The Spectacle Blog

Obama Squanders Credibility in Korea

By on 11.15.10 | 7:27PM

On Friday I noted that Obama's failure on the US-Korea Free Trade Agreement is bad economic policy, but today Phil Levy persuasively argues that the geopolitical failure is even worse, and "[t]he implications extend far beyond selling Buicks in Busan":

[T]here are really two distinct issues in contemplating the significance of the failed talks: the economic merits and questions of diplomatic competence. The latter is really the story of the day...

The concerns and obstacles that impede a new KORUS agreement were fully apparent in June when Obama announced he would have an agreement in time for the Seoul G-20 meetings (now underway). The announcement was remarkable at the time because so much of the U.S. president's statements on trade have been vague, aspirational, and timeless. This was a promise to have a specific agreement concluded by a specific date...

Reflecting on the health care battle, Obama recently told 60 Minutes, "When you're campaigning, I think you're liberated to say things without thinking about, ‘OK, how am I going to actually practically implement this.'" That may be true, but the rules change once a president takes office. Most White Houses are exceedingly careful about making such public commitments. If the president's credibility is to be put on the line, there is an absolute imperative to deliver. This is at least as true in international diplomacy as in domestic affairs. The debacle in Seoul is a slap in the face of a critical U.S. ally in a critical region, and it will cast doubt on U.S. trade promises in other negotiations elsewhere. But if an American president loses his credibility, the damage spreads beyond the narrow confines of economic deals and Northeast Asia....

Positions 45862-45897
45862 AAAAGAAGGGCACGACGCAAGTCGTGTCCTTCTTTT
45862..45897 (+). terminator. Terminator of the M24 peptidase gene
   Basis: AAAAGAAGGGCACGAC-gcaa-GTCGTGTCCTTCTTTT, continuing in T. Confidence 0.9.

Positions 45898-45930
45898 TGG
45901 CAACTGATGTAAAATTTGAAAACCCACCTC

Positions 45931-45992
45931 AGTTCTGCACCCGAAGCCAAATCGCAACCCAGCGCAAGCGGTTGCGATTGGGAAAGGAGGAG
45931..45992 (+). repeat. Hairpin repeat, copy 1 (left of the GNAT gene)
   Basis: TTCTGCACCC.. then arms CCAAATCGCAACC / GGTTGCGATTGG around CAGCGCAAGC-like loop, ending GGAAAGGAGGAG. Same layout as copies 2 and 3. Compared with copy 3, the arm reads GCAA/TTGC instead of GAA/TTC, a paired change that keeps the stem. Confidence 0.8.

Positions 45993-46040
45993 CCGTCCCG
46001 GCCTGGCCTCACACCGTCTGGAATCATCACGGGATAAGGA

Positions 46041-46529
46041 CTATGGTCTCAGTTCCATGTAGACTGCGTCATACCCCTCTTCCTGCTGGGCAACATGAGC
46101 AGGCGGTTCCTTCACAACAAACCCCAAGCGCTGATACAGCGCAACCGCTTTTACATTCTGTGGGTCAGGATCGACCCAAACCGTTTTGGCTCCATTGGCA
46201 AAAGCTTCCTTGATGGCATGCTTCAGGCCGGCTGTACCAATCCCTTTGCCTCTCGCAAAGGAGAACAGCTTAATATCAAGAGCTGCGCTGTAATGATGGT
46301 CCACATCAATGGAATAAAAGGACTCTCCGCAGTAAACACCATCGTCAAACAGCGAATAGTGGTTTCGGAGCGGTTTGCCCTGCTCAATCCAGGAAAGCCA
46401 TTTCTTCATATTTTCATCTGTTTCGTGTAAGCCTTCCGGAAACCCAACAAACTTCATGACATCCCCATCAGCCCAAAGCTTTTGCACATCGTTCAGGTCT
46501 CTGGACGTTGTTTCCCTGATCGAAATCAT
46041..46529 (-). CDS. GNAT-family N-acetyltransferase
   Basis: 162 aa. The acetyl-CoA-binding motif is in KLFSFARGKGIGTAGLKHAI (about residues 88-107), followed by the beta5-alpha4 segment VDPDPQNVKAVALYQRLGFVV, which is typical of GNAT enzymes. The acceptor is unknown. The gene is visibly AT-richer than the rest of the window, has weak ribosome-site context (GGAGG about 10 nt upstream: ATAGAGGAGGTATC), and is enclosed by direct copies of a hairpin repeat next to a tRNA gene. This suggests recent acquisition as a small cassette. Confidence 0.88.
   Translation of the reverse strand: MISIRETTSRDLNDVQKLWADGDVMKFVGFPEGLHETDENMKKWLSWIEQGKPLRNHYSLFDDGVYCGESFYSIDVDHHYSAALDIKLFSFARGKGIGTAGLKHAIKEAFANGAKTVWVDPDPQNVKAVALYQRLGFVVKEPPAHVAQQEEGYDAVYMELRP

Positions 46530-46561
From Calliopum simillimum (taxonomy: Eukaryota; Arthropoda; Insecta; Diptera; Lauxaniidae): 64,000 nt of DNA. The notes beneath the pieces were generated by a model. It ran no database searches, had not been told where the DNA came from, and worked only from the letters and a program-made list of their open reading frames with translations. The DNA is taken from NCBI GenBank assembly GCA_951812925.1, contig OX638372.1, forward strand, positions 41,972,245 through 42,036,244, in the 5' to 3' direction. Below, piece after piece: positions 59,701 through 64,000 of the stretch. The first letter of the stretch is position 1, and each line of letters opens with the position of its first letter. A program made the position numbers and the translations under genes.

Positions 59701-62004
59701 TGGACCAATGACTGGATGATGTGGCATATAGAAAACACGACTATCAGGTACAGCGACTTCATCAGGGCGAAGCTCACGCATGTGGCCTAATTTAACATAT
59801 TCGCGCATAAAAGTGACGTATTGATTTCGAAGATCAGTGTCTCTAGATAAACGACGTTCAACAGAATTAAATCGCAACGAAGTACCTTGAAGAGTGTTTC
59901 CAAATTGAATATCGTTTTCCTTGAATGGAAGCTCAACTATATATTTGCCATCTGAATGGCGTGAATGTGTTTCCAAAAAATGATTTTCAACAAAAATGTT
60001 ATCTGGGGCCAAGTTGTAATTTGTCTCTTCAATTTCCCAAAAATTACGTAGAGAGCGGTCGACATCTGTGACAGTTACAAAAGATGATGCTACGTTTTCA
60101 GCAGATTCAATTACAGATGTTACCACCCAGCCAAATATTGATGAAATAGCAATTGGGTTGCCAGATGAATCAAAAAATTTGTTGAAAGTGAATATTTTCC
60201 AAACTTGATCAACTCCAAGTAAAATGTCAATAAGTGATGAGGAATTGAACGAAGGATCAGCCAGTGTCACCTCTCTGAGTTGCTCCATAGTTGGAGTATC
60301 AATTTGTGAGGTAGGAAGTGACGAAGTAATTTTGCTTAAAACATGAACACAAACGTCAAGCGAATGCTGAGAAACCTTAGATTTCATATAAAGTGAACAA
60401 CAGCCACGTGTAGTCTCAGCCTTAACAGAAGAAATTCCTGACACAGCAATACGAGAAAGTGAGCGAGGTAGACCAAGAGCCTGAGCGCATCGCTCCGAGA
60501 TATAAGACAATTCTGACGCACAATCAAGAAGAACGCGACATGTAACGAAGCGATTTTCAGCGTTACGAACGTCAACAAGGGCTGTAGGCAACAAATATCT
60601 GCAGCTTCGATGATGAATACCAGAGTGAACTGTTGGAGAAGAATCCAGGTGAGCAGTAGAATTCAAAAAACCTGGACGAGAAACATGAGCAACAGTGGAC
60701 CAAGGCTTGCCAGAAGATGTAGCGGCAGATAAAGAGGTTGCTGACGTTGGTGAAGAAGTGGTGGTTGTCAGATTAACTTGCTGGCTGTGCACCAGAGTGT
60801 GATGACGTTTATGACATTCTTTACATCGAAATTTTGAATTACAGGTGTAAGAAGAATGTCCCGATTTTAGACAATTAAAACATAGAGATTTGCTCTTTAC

Though he may not have foreseen all of the difficulties he would be facing at this juncture, last summer Obama named the time and place of his global credibility test. And he just failed it.

Here's more from the Heritage Foundation on what analyst Bruce Klingner calls a "collosal blunder."

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